Interesting facts about sound

The standard sound level difference is a measure in decibels [dB] for the attenuation of a building component from external noise. It describes how much noise can penetrate from the outside to the inside through the component. Higher values are advantageous, as the attenuation of the noise is then greater. The higher the standard sound level difference, the more noise is absorbed by the component. 3 dB more corresponds to a halving of the volume, as the standard sound level difference  is not specified linearly but logarithmically.

It is also important to differentiate between the sound from outside and from the ventilation unit itself. Without comparative measurements, it is practically impossible to distinguish between the two. The filtering of ambient noise is also problematic. For example, there are often sound components that cannot be perceived, but which the measuring device reproduces as an average value.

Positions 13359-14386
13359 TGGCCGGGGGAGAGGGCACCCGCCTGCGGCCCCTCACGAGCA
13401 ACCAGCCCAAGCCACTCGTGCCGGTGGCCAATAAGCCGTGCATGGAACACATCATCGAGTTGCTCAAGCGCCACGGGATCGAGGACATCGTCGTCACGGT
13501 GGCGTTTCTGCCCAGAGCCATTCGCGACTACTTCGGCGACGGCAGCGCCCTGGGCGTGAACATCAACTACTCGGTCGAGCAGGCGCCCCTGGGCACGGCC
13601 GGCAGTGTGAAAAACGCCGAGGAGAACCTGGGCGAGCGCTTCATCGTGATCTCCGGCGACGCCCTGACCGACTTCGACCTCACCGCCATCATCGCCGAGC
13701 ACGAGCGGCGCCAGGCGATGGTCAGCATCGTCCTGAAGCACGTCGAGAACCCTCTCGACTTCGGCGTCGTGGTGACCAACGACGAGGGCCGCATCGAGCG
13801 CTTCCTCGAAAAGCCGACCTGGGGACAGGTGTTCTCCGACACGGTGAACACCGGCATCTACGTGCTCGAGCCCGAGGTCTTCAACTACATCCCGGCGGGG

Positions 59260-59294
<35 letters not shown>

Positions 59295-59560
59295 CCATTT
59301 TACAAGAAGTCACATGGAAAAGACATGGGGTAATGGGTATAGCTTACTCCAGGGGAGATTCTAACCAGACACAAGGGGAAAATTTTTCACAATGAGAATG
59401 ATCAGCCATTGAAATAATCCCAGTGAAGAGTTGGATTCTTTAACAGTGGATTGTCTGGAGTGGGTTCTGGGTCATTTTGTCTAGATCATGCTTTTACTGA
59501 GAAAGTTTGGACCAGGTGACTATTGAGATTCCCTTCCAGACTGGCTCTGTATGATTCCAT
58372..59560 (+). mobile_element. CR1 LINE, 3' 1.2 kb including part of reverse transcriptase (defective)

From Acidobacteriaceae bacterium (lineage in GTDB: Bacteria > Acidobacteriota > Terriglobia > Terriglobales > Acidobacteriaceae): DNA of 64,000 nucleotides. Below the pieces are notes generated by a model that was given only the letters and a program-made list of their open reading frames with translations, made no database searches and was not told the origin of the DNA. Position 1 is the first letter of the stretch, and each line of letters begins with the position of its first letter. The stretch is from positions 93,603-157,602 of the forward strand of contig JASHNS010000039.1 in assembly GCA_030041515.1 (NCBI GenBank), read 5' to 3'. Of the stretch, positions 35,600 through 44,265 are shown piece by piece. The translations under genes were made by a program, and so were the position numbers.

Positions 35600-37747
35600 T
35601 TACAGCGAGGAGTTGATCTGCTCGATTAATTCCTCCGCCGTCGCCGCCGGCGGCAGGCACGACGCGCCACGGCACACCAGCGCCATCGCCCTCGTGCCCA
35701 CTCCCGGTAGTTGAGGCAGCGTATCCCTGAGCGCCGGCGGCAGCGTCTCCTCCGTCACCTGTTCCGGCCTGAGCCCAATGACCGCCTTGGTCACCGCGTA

The positioning of the ventilation units is also crucial. Depending on the installation location and the associated possible sound reflections, the volume of a fan can vary greatly. Fans in the corner of a room can be up to 9 dB louder than when positioned directly on a free wall. The size and nature or furnishings of a room also play a role in the development and perception of sound. For example, a sound source in a small, reverberant room, such as a tiled bathroom, can have a significantly louder effect than in a large living room, which has various sound-absorbing surfaces thanks to carpets, curtains and upholstered furniture.

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